Federal government adopts new restrictions on use of commercial spyware tools
The U.S. government will restrict its use of commercial spyware tools that have been used to surveil human rights activists, journalists and dissidents around the world, under an executive order issued on March 27 by President Joe Biden.
The order responds to growing U.S. and global concerns about programs that can capture text messages and other cellphone data. Some programs — so-called “zero-click” exploits — can infect a phone without the user clicking on a malicious link.
Governments around the world — including the U.S. — are known to collect large amounts of data for intelligence and law enforcement purposes, including communications from their own citizens. The proliferation of commercial spyware has made powerful tools newly available to smaller countries, but also created what researchers and human-rights activists warn are opportunities for abuse and repression.
The White House released the executive order in advance of its second summit for democracy this week. The order “demonstrates the United States’ leadership in, and commitment to, advancing technology for democracy, including by countering the misuse of commercial spyware and other surveillance technology,” the White House said in a statement.
Biden’s order, billed as a prohibition on using commercial spyware “that poses risks to national security,” allows for some exceptions.
The order will require the head of any U.S. agency using commercial programs to certify that the program does not pose a significant counterintelligence or other security risk, a senior administration official said.
Among the factors that will be used to determine the level of security risk is if a foreign actor has used the program to monitor U.S. citizens without legal authorization or surveil human rights activists and other dissidents.
“It is intended to be a high bar but also includes remedial steps that can be taken … in which a company may argue that their tool has not been misused,” said the official, who briefed reporters on condition of anonymity under White House ground rules.
The White House will not publish a list of banned programs as part of the executive order, the official said.
John Scott-Railton, a researcher at the University of Toronto’s Citizen Lab who has long studied spyware, credited the Biden administration for trying to set new global standards for the industry.
“Most spyware companies see selling to the U.S. as their eventual exit path,” Scott-Railton said. “The issue is the U.S. until now hasn’t really wielded its purchasing power to push the industry to do better.”
Congress last year required U.S. intelligence agencies to investigate foreign use of spyware and gave the Office of the Director of National Intelligence the power to ban any agency from using commercial programs.
Rep. Jim Himes of Connecticut, the top Democrat on the House Intelligence Committee, said in a committee hearing last year that commercial spyware posed a “very serious threat to our democracy and to democracies around the world.” He said the new order should be followed by other democracies taking steps against spyware.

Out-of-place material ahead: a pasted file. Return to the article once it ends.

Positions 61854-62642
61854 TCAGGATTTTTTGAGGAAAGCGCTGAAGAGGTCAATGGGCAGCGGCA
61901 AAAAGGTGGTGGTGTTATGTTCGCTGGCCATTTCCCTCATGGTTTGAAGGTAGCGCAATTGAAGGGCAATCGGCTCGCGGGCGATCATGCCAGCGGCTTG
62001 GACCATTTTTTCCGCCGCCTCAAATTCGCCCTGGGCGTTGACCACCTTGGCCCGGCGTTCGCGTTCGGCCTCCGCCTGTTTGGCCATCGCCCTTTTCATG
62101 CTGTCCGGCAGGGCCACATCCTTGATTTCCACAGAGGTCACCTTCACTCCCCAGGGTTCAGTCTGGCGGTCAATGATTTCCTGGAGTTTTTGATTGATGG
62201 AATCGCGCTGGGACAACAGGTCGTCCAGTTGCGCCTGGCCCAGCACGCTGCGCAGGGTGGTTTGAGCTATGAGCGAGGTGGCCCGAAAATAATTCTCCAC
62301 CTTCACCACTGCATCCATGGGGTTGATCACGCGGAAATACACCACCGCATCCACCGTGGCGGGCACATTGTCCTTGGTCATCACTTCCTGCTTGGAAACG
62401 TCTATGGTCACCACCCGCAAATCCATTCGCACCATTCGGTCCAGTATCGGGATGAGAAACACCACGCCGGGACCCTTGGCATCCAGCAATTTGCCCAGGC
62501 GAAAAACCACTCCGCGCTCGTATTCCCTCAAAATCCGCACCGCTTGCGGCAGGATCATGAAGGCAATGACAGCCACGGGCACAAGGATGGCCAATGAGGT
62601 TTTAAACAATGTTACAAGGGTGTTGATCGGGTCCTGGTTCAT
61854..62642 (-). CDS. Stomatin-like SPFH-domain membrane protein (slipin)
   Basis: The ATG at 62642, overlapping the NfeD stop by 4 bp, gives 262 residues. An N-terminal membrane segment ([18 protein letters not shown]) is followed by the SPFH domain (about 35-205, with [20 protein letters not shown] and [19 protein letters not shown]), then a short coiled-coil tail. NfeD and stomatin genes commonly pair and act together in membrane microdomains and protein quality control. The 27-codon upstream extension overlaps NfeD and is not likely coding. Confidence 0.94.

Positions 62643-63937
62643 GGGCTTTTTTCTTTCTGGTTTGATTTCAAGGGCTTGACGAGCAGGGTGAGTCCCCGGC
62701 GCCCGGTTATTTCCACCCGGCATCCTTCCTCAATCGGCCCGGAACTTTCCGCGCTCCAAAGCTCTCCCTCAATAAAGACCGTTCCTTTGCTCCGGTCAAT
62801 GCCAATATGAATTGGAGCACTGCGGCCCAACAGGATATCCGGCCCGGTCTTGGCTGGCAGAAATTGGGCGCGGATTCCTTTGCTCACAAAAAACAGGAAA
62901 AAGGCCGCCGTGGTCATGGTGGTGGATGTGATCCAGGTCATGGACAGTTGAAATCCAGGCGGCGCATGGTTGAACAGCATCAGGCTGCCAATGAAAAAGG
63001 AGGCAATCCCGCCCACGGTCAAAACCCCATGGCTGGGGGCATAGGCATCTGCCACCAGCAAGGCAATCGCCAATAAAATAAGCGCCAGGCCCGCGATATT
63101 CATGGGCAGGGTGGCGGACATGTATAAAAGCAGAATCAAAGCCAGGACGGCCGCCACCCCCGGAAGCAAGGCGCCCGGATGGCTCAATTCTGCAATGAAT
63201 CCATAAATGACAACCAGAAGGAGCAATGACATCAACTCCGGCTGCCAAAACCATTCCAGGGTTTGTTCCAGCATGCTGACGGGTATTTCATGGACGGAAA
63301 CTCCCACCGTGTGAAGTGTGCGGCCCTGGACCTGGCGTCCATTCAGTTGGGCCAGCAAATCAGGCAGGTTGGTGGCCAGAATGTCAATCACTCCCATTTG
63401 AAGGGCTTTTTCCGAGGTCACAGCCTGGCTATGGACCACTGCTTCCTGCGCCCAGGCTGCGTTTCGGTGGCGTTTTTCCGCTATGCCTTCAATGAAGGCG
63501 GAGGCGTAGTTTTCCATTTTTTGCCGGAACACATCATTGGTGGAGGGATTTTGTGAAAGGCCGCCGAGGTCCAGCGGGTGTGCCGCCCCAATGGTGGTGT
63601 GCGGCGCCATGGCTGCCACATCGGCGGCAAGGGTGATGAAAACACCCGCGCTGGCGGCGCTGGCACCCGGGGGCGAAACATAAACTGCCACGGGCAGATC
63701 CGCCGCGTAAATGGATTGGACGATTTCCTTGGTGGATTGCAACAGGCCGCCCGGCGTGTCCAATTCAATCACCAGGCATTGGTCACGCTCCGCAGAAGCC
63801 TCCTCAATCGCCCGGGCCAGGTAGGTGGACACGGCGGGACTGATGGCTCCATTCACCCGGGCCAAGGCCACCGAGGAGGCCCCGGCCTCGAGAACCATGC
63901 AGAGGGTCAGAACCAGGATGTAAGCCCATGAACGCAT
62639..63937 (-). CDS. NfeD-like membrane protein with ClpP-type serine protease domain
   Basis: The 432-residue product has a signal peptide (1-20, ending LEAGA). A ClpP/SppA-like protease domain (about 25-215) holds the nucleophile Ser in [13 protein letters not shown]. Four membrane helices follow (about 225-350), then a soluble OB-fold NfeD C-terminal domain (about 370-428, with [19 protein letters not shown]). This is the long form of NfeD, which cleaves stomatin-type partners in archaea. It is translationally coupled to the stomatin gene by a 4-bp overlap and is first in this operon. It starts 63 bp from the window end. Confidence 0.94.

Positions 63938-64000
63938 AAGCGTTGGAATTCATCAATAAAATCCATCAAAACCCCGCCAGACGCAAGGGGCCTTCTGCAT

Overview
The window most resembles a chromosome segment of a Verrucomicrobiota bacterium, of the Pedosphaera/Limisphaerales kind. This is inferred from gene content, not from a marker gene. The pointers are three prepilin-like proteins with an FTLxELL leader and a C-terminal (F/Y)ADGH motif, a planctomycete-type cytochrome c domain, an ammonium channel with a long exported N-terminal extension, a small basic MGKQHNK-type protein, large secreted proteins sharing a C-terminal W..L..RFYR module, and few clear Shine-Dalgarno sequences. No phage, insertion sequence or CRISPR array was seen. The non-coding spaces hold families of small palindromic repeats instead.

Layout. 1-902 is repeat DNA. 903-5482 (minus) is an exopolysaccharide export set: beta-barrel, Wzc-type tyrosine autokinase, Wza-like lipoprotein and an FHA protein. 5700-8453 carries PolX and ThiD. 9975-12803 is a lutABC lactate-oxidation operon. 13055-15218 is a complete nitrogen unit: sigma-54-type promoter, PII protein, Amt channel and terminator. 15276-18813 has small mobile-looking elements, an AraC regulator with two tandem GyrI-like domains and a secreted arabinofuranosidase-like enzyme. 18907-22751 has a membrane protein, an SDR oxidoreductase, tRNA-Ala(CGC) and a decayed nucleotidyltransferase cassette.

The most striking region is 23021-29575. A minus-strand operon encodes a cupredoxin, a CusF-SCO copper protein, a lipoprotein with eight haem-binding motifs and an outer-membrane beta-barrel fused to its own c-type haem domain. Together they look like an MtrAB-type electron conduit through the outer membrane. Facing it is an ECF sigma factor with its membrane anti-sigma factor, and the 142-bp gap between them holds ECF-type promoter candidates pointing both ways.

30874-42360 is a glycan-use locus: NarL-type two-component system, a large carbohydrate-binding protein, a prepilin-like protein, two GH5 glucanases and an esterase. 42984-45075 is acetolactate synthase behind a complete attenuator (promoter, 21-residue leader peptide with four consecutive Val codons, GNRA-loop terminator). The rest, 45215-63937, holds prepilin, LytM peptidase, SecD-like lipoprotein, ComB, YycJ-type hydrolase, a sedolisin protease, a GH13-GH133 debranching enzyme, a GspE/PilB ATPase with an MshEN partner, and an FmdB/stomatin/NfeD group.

“It’s a very powerful statement and a good tool, but alone it won’t do the trick,” he said.
Perhaps the best known example of spyware, the Pegasus software from Israel’s NSO Group, was used to target more than 1,000 people across 50 countries, according to security researchers and a July 2021 global media investigation, citing a list of more than 50,000 cellphone numbers. The U.S. has already placed export limits on NSO Group, restricting the company’s access to U.S. components and technology.
Officials would not say if U.S. law enforcement and intelligence agencies currently use any commercial spyware. The FBI last year confirmed it had purchased NSO Group’s Pegasus tool “for product testing and evaluation only,” and not for operational purposes or to support any investigation.
White House officials said on March 27 they believe 50 devices used by U.S. government employees, across 10 countries, had been compromised or targeted by commercial spyware.
Despite NSO’s assertions that the program is supposed to be used to counter terrorism and crime, researchers found the numbers of more than 180 journalists, 600 politicians and government officials, and 85 human rights activists.
Pegasus use was most commonly linked to Mexico and countries in the Middle East. Amnesty International has alleged Pegasus was installed on the phone of Jamal Khashoggi’s fiancée just four days before the journalist was killed in the Saudi consulate in Istanbul in 2018. NSO has denied the allegation that its software was used in connection with Khashoggi’s murder.
The family of Paul Rusesabagina, credited with saving more than 1,200 lives during the Rwandan genocide, a story depicted in the movie “Hotel Rwanda,” has also alleged it was targeted by spyware. Rusesabagina was lured back to Rwanda under false pretenses and jailed on terrorism charges before his release last week. Rwanda has denied using commercial spyware.